Will Tesla Be More Valuable Than Intel?
Tesla, Inc (NASDAQ: TSLA) trades at an all-time high of $1,277. That puts its market cap at $235 billion, just shy of Intel Corporation (NASDAQ: INTC), the world’s chip giant, which has a market cap of $253 billion. At least one analyst believes Tesla’s share price will rise to $2,000, which would put it well ahead of Intel.
Intel has long been the largest manufacturer of chips for personal computers and servers. It has also had success with chips used in smartphones. Its business has recently expanded to drones and cable modems which have allowed it to move beyond its traditional profits centers.
First-quarter revenue at Intel rose 23% to $19.8 billion. EPS was up 51% to $1.31. Bob Swan, Intel’s CEO commented: “The role technology plays in the world is more essential now than it has ever been, and our opportunity to enrich lives and enable our customers’ success has never been more vital.”
However, despite its advances in chip technology, and its upcoming role in the expansion of superfast 5G wireless, there is a temptation to view Intel has part of technology’s past particularly because of its concentration on chips for traditional computing and server sectors.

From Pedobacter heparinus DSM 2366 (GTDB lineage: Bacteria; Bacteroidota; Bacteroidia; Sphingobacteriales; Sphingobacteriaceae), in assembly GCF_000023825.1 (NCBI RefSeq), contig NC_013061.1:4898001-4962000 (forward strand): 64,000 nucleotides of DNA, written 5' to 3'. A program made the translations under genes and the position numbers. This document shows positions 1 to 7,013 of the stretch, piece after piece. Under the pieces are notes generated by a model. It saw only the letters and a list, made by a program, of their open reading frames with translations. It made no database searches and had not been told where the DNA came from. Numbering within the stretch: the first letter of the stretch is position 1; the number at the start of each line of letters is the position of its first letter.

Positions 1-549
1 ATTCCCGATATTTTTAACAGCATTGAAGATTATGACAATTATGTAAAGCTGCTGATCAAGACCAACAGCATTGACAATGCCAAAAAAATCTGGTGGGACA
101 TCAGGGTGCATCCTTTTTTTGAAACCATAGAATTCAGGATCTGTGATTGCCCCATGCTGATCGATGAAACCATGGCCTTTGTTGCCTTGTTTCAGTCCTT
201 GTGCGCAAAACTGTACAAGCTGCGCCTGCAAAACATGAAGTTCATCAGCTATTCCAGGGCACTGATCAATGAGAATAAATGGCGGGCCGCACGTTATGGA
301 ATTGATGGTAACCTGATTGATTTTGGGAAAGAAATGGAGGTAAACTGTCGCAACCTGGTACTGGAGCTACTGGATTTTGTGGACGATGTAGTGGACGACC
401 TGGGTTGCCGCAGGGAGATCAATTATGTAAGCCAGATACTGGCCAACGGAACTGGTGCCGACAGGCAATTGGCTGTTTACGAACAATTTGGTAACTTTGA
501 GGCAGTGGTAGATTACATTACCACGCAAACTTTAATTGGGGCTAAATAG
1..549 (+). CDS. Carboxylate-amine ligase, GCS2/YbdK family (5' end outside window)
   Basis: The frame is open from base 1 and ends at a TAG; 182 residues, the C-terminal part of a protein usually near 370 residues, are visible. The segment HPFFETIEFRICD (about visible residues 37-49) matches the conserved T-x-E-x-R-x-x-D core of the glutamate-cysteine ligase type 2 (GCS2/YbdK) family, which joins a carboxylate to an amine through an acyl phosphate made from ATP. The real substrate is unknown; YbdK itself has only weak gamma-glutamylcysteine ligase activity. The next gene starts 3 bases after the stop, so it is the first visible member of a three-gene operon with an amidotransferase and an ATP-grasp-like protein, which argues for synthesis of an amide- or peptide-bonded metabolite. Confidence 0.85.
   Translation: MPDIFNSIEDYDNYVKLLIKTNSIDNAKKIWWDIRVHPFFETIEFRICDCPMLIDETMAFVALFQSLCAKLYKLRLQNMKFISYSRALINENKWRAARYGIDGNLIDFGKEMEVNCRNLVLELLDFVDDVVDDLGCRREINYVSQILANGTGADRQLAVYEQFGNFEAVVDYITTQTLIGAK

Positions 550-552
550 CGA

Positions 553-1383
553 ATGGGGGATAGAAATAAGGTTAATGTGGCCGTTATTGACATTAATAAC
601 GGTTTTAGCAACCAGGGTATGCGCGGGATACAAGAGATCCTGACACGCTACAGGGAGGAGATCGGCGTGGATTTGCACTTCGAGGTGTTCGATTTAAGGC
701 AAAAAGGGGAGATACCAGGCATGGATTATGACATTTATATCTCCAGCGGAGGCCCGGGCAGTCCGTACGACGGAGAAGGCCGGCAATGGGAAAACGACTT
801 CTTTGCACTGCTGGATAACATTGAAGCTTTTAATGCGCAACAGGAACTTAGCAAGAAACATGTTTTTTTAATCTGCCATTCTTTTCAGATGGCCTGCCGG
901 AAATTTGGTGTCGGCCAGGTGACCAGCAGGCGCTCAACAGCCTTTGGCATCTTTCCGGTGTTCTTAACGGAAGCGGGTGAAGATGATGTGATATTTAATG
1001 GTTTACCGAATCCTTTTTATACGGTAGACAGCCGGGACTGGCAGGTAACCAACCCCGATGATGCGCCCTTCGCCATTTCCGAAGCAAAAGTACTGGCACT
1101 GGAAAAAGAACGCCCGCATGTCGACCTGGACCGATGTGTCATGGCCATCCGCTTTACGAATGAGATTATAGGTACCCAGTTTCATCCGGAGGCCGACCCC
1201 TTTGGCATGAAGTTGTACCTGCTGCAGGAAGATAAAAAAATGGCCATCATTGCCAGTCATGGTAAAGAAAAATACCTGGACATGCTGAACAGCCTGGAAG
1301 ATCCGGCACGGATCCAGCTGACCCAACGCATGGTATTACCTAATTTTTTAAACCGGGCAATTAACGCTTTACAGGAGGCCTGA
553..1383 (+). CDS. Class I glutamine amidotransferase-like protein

When compared to Tesla, there are two primary differences between the two companies. The first is obviously size.
Tesla had revenue of $6 billion in the first quarter, which is up 32% from the same period a year ago. Of that, $5.1 billion was from automotive operations. Net income was a mere $16 million. If its revenue accelerates at a similar rate for the balance of the year, automotive revenue may reach $25 billion. However, the COVID-19 pandemic could push that number much lower, though.
Tesla built 102,672 cars in the period, 33% higher year over year. It delivered 88,496 cars. Perhaps Tesla’s deliveries may reach 350,000 this year. Once again, the pandemic could shave that down. These contrast to Volkswagen, the world’s largest carmaker by unit sales, which reached 10.97 million last year.
The other is the trajectory of the stock price. Over the last year, Tesla’s is up 414%. Intel’s is down 1%.
From the standpoint of business size, the scale weighs extremely heavily in Intel’s favor. It is impossible to believe that Tesla could match its revenue within the next two or three years. Tesla’s unit sales might drop. Intel’s chip numbers are unlikely to move more than a few percentage points in the foreseeable future. And, the pandemic is not likely to cause a large number of people to halt their PC or server purchases. They are too essential to the day to day lives of most Americans.
The argument on behalf of Tesla’s market cap is that the company is the wave of the future in the car industry. But, it is hard to claim that Intel’s business is stuck in the past. The introduction of ultrafast 5G should help Intel’s top line.
Yet, there is a nagging perception that Intel’s business will not grow by much more low double digits. Tesla could grow much faster than that.